A Spanish irregular verb is a verb that suffers a change in its stem when it is conjugated.
A verb stem is the root of a verb. For example, in the verb amar, am is the stem, and ar is the ending.
In Spanish, all verbs end in one of three ways: -ar, -er, -ir. Eliminate the ending of a verb, and all you are left with is its stem.
In Spanish, a verb is considered irregular when there is a change in its stem when conjugated. If the stem of a verb does not change when the verb is conjugated, then, it is considered a regular verb.
Let’s practice a bit! What’s the stem of the verb querer (to love)? It’s quer. When conjugated, the verb querer changes to quiero (I love), for example. Is querer a regular or an irregular verb in Spanish? Yes, it’s irregular! Its stem changes, for the vowel i is added in quer.
Oh! The verbs we are about to study are also called “boot verbs.” Have you ever wondered why? It’s because when they are conjugated and placed in a conjugation table, the only verbs that suffer a stem change form a boot.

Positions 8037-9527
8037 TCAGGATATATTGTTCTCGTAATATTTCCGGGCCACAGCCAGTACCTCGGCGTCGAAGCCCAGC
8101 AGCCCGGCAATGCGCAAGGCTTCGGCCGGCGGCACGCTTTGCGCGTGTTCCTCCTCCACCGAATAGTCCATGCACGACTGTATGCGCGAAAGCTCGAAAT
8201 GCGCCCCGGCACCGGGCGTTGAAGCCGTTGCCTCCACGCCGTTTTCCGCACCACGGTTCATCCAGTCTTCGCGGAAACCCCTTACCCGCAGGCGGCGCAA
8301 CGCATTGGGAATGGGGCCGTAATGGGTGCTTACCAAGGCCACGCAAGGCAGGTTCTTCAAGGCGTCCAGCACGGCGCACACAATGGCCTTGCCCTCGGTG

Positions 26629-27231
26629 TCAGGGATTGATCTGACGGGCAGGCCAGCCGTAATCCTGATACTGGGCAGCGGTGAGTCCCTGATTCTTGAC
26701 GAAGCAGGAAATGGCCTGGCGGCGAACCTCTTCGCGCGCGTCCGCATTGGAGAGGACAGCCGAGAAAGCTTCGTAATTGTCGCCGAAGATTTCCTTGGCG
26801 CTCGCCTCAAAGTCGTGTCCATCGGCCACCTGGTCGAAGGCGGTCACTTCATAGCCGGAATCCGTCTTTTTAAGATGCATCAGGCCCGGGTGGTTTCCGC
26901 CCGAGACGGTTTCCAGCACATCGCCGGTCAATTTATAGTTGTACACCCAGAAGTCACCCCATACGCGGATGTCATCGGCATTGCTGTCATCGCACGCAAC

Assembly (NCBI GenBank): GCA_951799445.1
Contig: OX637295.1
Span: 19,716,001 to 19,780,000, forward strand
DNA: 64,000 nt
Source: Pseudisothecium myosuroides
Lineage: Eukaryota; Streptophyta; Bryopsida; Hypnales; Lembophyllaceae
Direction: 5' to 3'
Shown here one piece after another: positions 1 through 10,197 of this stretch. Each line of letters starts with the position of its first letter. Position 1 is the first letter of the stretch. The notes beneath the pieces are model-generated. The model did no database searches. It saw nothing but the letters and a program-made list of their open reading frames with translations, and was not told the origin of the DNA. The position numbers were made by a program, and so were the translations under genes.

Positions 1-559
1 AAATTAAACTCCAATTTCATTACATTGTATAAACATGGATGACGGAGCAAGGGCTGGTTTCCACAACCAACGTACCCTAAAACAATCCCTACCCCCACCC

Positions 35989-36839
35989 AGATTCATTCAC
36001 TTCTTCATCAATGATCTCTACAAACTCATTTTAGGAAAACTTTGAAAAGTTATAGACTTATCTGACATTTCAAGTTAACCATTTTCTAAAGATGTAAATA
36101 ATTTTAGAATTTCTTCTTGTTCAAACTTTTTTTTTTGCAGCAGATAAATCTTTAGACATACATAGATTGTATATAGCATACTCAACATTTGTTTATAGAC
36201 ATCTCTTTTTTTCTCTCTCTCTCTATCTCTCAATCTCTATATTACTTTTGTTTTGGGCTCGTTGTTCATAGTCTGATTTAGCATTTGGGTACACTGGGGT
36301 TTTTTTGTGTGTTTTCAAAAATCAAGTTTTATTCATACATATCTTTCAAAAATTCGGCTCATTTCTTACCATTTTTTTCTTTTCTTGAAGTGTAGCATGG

That kind of looks like a boot, doesn’t it?
Notice in the chart that the nosotros and vosotros forms are not affected by this stem change in the present tense. The vos form is not affected by this change either.
Remember Endel Tulving and his discovery? Well, he formed two groups of students and gave each group 100 cards with words printed on them.
He asked one group to memorize the cards. The other group was asked to organize the cards into categories. The results surprised Endel! When tested, both groups remembered the vocabulary with the same precision.
Yes, organizing stem-changing verbs into a few categories can help you remember their conjugation!
So, what do you think? Do you dare to try organizing some irregular verbs into a few categories?